I would hate to see someone's insurance claim denied or bad publicity about an electrical fire because of something like this.
     
  15. mitch672

    mitch672 Active Member

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    The OP stated "temporary" connection. Honestly, some of you would ask for the bill for a free lunch :)
     
  16. PhilBa

    PhilBa Active Member

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    Uh, no. Temporary is not a reasonable justification for unsafe. People can get hurt and property can get damaged - would you have us just ignore that?
     
  17. green1

    green1 Active Member

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    Just because the panel is open doesn't make it unsafe. Wires don't suddenly leap out at you that way. I'd be careful to make sure there are no children around, and that nobody needs to do anything near that panel while it is like this, but I wouldn't be concerned about it otherwise. Caution is warranted, paranoia is not.
     
  18. PhilBa

    PhilBa Active Member

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    Sorry but I totally disagree with you. From wikipedia: Paranoia /ˌpærəˈnɔɪə is a thought process believed to be heavily influenced by anxiety or fear, often to the point of irrationality and delusion.

    There is nothing even close to irrational or delusional about my statement. There is a reason exposed conductors are forbidden by the NEC. Plenty of credible scenarios result in injury or damage. Are you going to be there to watch it all the time? All it takes is someone stumbling and instinctively putting out their hand to catch themselves - zap. Feel free to run your home any way you want, though.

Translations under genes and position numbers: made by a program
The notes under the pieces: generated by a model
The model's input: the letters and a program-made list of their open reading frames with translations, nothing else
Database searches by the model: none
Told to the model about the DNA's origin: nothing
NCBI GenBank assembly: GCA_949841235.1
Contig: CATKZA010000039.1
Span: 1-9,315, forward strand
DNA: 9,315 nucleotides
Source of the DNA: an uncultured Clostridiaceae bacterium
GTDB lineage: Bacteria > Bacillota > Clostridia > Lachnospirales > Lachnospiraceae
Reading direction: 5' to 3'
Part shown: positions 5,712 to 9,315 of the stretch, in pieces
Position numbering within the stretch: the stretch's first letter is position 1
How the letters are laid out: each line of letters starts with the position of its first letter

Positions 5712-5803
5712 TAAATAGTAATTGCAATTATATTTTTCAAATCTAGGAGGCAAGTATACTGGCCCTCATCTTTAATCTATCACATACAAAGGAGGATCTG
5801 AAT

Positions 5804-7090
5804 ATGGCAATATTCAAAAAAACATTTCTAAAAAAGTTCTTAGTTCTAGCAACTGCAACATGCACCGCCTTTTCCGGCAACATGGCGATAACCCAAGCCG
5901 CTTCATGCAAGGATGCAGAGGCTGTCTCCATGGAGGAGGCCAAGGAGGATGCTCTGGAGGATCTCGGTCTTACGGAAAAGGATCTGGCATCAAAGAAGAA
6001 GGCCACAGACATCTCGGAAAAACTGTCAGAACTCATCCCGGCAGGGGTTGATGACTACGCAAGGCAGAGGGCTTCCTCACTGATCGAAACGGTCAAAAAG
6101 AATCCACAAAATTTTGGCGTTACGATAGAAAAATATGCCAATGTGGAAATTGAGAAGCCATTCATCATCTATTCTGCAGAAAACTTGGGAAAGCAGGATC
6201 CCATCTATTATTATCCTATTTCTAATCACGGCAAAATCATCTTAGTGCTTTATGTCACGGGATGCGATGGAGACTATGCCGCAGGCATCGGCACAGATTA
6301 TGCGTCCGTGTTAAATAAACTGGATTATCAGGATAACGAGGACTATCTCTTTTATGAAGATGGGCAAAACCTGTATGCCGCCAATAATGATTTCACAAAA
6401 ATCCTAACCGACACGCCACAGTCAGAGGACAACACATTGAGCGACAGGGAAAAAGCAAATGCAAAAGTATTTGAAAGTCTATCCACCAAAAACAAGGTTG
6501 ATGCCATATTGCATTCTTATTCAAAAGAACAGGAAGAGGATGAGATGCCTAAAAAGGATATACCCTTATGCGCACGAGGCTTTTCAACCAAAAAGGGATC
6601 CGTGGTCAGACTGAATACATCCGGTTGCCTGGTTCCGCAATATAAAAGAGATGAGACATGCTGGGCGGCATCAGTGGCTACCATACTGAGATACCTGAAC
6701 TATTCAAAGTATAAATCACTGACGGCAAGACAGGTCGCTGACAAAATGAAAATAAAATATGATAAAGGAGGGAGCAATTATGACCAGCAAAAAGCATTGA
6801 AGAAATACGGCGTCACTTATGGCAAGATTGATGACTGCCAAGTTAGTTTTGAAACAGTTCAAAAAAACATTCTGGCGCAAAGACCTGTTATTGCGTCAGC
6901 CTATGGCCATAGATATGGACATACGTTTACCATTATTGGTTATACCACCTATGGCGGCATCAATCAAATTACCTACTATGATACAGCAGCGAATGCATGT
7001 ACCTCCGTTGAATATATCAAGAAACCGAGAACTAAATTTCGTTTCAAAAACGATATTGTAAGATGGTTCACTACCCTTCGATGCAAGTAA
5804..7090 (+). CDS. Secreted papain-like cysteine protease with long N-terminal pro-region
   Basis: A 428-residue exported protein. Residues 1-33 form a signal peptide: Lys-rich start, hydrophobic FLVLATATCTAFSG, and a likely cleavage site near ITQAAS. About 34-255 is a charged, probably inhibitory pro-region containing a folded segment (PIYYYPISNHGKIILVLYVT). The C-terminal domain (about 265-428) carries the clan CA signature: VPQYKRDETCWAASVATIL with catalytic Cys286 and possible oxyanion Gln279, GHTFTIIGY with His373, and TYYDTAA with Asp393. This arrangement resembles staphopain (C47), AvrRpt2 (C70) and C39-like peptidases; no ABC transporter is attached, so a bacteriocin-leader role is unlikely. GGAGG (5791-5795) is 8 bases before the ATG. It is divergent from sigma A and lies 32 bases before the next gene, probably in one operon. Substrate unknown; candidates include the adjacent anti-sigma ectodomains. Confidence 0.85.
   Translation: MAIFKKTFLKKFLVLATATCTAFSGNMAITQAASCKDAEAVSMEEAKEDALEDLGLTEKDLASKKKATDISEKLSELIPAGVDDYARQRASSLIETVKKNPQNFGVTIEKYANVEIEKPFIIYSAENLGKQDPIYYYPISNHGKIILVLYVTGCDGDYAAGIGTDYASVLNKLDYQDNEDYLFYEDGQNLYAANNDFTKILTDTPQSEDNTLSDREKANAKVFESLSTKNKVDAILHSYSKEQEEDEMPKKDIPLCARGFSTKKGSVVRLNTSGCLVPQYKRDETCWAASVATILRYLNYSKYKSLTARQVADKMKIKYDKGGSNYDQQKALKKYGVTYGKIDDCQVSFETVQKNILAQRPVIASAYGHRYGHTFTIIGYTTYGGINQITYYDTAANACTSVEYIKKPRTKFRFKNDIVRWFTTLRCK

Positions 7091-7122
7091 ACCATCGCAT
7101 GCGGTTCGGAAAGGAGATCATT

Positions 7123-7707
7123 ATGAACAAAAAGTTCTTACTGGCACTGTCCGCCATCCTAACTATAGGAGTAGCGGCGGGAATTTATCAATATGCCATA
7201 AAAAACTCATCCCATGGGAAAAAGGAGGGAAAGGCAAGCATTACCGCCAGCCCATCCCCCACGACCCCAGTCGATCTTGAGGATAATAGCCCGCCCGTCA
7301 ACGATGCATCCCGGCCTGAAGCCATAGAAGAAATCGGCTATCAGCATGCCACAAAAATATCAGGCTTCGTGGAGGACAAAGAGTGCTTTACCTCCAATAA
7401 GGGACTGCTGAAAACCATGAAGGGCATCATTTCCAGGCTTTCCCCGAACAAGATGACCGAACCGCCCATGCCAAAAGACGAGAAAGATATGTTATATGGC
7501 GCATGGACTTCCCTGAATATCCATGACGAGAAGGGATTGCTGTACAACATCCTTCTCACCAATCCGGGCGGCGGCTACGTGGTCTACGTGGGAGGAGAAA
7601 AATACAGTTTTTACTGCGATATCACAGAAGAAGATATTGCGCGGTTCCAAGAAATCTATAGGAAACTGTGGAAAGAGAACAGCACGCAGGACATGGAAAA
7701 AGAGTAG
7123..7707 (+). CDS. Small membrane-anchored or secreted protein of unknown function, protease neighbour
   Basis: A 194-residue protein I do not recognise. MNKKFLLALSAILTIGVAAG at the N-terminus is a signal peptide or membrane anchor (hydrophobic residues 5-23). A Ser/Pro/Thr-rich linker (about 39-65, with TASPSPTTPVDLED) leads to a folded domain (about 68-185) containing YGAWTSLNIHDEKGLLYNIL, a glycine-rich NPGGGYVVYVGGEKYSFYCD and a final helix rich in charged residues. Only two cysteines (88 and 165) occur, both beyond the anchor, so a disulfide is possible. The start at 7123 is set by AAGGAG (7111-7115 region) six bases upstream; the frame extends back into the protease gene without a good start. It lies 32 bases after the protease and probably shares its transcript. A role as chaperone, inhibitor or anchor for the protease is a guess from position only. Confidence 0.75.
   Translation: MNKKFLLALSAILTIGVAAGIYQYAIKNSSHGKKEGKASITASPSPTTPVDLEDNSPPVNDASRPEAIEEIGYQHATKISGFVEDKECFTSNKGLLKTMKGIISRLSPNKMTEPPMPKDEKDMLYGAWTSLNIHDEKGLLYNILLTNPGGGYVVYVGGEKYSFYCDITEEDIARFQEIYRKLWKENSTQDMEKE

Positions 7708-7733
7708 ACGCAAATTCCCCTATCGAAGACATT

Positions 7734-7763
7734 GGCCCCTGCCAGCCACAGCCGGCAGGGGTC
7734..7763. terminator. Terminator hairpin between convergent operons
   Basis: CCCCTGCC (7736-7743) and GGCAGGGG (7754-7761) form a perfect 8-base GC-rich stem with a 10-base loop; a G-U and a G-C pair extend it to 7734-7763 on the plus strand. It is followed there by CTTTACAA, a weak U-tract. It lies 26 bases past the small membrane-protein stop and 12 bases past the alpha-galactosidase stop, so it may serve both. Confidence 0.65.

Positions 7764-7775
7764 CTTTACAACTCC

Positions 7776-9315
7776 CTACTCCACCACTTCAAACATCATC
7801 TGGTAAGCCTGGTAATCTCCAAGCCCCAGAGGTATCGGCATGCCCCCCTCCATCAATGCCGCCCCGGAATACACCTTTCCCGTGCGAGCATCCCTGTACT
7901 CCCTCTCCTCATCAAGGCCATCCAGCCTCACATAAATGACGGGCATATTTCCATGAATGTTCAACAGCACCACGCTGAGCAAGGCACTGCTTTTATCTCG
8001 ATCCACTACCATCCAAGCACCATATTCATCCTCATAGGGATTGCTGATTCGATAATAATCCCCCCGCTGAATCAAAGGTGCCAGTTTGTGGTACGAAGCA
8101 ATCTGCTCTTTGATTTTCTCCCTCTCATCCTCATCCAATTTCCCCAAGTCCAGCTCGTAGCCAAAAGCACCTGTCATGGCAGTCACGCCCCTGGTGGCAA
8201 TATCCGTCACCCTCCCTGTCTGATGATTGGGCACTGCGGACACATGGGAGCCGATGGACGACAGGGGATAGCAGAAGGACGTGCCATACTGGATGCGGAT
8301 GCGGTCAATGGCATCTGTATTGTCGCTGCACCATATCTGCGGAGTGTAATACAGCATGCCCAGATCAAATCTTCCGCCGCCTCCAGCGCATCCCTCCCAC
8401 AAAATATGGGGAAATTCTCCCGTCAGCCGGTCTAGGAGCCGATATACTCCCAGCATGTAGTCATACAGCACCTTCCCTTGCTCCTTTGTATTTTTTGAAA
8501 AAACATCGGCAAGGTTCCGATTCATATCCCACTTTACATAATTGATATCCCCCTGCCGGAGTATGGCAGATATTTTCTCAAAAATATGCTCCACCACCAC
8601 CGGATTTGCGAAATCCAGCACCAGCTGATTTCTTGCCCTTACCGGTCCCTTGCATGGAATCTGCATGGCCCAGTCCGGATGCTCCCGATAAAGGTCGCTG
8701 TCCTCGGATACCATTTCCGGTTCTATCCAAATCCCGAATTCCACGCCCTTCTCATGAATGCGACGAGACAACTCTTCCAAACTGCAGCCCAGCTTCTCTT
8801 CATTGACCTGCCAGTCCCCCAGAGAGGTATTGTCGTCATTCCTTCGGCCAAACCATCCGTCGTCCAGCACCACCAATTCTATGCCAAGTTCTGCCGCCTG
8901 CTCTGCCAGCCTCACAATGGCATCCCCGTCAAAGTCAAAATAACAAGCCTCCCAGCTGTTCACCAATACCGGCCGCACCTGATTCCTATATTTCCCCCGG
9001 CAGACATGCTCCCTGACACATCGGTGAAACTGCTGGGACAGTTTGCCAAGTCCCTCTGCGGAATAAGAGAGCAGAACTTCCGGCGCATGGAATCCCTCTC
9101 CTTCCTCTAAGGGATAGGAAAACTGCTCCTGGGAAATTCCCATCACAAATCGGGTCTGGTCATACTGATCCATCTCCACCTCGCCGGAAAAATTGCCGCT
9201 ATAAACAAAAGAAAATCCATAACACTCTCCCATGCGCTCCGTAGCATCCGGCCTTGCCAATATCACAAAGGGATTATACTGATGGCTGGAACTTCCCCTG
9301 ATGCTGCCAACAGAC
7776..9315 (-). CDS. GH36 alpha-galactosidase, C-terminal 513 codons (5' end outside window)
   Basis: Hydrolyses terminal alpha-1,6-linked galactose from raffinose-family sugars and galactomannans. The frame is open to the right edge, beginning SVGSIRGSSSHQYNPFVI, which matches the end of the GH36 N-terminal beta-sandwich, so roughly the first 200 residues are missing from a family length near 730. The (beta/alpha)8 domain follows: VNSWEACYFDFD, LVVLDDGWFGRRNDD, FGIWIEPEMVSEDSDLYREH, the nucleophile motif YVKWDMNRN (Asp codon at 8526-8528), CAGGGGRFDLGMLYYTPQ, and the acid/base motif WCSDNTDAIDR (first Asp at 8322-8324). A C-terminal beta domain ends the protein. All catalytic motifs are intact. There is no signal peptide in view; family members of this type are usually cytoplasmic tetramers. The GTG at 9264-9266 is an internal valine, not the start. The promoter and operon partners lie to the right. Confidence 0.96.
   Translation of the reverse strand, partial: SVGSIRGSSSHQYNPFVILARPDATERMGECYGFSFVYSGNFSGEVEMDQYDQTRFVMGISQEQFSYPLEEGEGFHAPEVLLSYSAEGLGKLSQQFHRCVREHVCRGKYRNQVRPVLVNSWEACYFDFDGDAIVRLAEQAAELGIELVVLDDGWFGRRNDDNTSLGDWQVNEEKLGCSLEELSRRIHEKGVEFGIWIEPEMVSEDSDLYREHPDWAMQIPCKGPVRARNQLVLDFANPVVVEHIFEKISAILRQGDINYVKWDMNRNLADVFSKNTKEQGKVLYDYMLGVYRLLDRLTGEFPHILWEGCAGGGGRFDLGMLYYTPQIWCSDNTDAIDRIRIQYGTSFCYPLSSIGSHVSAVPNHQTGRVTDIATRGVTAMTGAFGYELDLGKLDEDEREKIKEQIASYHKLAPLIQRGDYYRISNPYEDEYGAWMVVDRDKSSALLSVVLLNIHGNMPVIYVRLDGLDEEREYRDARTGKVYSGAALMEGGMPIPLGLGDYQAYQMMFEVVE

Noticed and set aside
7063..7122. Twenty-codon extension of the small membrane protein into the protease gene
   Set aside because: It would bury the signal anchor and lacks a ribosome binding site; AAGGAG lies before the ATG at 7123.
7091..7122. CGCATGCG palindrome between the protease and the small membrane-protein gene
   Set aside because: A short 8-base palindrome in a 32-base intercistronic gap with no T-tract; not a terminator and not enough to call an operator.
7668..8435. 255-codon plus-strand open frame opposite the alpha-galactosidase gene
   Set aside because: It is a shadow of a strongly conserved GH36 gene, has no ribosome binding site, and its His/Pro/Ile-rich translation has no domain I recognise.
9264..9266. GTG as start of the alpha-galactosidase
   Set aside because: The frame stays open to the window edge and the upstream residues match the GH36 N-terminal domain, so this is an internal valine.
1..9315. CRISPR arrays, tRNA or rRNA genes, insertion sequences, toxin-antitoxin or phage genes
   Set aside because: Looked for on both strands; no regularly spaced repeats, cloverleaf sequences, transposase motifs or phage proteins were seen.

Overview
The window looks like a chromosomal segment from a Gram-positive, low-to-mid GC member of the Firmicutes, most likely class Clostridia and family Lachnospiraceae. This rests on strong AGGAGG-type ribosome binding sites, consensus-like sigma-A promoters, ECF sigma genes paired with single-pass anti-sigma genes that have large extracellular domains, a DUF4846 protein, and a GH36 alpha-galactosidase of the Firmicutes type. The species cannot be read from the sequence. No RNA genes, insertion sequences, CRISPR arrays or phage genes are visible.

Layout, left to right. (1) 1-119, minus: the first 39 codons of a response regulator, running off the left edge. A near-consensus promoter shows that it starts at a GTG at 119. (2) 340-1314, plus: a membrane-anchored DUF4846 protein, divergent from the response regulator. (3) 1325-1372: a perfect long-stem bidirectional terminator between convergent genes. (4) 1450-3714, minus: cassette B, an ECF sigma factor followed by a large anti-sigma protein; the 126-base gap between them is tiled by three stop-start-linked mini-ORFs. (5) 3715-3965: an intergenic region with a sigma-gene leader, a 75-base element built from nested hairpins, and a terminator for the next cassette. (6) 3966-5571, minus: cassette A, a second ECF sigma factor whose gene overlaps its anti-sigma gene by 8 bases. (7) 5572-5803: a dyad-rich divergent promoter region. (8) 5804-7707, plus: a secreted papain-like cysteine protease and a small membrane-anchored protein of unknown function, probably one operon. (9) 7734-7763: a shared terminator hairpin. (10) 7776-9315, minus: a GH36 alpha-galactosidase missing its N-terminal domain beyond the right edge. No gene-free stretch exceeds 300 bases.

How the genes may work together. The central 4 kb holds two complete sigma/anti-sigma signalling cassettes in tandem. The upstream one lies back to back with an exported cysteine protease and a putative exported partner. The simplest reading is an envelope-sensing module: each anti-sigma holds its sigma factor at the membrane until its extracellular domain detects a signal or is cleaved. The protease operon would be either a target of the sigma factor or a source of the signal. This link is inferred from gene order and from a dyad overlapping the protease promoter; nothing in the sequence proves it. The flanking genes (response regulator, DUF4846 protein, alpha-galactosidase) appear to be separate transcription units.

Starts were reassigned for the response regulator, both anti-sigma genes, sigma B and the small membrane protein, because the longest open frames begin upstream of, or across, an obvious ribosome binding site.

19. green1

    green1 Active Member

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    And that's exactly it, run your home the way you want, I would never do this in a public place. And if there are kids running around, then absolutely this is a hazard. But if you only have a couple of adults in the house who all know it's there and have no reason to go near it anyway, then there's really no risk.
    The rules are there to prevent someone who doesn't know from getting in to trouble. I can't see a credible scenario where someone nowhere near the panel will be forced to go put their hand in it just because it's open.
     
  20. Teo

    Teo Banned

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    #20 Teo, Jun 26, 2014
    Last edited: Jun 26, 2014
    I did a little research. In Washington, where the OP is from, it appears you need a permit to do any electrical work in outbuildings. There are exceptions for "like-in-kind replacements" but that's it. There are insurance issues. If this would cause a fire, it is likely the landlord's insurance company would go after the OP.

    Washington State electrical work regulations:
    PDF file: http://www.lni.wa.gov/IPUB/500-078-000.pdf
    Main page: Electrical

    From the PDF File:
    I compared other countries. Australia seems to be the most discouraging. They say don't do it:
    Don't do your own electrical work - Department of Justice and Attorney-General

    In England, electrical work is classified in two categories: notifiable and not notifiable. This work would be notifiable. It means you need to send paperwork to your local council's building control department. If the work is done by a licensed electrician it will be self certified and still the paperwork is sent. If you do it yourself, you need to have it certified by an electrician or you can pay a fee to building control to come and inspect the work. If you don't report it, you risk a £5.000 penalty and a criminal record.